Supramolecular biomaterials for engineering the cell-material interface – from design to screening

Jun 30, 2022, 1:30 PM
Room: S2

Room: S2


Dankers, Patricia (Eindhoven University of Technology)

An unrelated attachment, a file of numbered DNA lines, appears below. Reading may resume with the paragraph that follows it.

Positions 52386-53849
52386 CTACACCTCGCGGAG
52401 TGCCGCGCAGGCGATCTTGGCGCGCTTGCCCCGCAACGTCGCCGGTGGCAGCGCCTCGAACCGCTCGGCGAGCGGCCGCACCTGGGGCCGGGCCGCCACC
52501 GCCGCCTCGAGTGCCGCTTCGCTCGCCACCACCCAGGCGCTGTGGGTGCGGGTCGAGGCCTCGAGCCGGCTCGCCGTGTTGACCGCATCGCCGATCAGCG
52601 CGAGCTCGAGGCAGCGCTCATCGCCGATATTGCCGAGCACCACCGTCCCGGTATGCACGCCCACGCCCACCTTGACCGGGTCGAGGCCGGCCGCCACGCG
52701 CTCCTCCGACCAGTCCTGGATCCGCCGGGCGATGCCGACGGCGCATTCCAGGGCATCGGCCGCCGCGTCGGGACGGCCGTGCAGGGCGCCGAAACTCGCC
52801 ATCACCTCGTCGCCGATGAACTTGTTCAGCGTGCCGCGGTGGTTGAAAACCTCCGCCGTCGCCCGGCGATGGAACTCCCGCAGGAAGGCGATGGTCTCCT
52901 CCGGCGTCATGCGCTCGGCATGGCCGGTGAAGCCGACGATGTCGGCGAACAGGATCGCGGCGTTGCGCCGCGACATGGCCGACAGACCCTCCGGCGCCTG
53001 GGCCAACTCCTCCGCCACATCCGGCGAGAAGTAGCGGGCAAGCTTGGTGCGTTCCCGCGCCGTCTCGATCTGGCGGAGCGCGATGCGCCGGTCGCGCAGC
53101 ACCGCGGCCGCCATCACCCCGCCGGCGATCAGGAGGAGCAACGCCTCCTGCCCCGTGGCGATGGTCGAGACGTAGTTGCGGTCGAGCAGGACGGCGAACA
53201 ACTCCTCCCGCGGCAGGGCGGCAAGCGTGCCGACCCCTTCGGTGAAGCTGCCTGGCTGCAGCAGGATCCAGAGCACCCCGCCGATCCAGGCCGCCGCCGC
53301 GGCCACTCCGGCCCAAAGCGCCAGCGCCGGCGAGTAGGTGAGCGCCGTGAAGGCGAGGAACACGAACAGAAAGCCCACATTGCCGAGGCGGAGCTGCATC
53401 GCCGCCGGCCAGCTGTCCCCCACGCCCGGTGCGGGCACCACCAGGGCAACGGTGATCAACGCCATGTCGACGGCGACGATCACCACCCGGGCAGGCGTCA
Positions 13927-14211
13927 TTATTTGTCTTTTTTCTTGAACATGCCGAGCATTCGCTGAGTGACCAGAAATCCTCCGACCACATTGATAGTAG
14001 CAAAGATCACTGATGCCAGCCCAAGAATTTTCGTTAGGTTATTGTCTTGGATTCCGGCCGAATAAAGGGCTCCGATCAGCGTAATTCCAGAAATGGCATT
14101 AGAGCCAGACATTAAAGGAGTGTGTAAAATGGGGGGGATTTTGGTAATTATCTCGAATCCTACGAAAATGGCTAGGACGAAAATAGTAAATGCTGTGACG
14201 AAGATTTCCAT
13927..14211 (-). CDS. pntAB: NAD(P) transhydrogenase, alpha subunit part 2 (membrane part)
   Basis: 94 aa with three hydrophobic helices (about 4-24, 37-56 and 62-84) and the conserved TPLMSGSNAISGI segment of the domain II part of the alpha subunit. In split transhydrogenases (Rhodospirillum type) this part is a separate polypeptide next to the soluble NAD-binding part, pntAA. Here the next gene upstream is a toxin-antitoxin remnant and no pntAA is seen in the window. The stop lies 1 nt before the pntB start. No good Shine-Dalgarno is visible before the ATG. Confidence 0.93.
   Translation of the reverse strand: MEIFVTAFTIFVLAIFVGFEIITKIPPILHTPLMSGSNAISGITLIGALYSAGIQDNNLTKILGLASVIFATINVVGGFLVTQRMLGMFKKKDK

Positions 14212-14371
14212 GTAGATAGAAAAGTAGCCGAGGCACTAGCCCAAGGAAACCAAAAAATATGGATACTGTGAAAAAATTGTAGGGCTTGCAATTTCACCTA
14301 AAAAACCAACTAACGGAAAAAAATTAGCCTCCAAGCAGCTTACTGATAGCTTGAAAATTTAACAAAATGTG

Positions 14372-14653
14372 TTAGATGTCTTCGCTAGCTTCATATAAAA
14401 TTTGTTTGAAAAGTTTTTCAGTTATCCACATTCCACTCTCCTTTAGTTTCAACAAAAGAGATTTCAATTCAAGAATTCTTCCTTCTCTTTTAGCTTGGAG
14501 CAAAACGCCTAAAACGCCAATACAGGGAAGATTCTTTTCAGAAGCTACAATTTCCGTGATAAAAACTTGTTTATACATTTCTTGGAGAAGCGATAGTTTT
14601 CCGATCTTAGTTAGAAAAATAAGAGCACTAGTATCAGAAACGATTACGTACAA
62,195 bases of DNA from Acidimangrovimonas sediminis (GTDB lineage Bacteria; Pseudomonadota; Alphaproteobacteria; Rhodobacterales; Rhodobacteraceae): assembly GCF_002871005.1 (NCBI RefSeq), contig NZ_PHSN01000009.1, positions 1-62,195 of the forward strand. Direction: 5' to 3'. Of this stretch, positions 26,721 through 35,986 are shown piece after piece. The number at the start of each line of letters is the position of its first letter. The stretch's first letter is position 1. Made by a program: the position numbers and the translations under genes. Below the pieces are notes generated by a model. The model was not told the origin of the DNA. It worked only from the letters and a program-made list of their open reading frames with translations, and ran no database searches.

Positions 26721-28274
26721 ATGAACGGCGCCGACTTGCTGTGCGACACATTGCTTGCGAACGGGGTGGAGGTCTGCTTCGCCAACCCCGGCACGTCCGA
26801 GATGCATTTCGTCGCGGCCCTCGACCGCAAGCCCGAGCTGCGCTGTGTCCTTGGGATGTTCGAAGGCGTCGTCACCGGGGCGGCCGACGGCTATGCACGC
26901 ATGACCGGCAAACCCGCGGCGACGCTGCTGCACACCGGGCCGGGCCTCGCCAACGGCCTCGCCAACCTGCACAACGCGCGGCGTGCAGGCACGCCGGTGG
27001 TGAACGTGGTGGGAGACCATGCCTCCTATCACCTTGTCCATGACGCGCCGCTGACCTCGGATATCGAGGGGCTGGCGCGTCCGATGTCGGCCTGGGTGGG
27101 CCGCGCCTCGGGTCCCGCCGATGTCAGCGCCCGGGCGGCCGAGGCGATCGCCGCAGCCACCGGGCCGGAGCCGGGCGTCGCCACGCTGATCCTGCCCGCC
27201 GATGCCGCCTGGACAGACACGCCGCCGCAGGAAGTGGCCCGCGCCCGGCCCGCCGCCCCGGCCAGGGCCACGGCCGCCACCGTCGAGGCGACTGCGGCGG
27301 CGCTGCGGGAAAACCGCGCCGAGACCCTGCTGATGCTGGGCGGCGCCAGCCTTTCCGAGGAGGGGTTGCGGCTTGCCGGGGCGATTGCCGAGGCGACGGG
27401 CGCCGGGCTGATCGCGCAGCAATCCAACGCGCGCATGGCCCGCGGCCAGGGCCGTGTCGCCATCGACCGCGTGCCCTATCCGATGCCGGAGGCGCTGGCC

The natural extracellular matrix (ECM) is a highly dynamic, supramolecular structure composed of various bioactive molecules held together by specific interactions. The ECM directly interacts with cells and dictates cell behavior to a large extend. Our goal is to synthetically mimic this intricate natural system using supramolecular materials based on hydrogen bonding units. The dynamics of the supramolecular system is shown to be important in the presentation of bioactive epitopes to cells. By design, highly dynamic supramolecular fibrous assemblies decorated with cell adhesive peptide motifs were made and studied in solution. It was shown that these soluble fibrous structures interact with the cell surface, and that the dynamics of bioactive presentation is dependent on the method of supramolecular incorporation. Transient networks and hydrogels composed of similar molecules were shown to have slowed down dynamics, compared to the particles in solution. These hydrogels, when formulated in the right way, were able to enhance cell viability and adhesion. When highly robust solid materials were made using the same supramolecular motif, cell adhesion and migration could be tuned. However, the ECM displays a plethora of bioactive peptide signals. Therefore, a high throughput screening approach was taken using a design of experiments set up, to investigate a synthetic library of peptides supramolecularly incorporated as additives in the base material. It was found that several sequences and/or combinations outperformed others, showing the importance of the high throughput screening approach. Our proposal is that both the dynamics and presentation of bioactive sequences determine cell behavior. In this way we aim to make steps towards the design of a synthetic ECM analogue.


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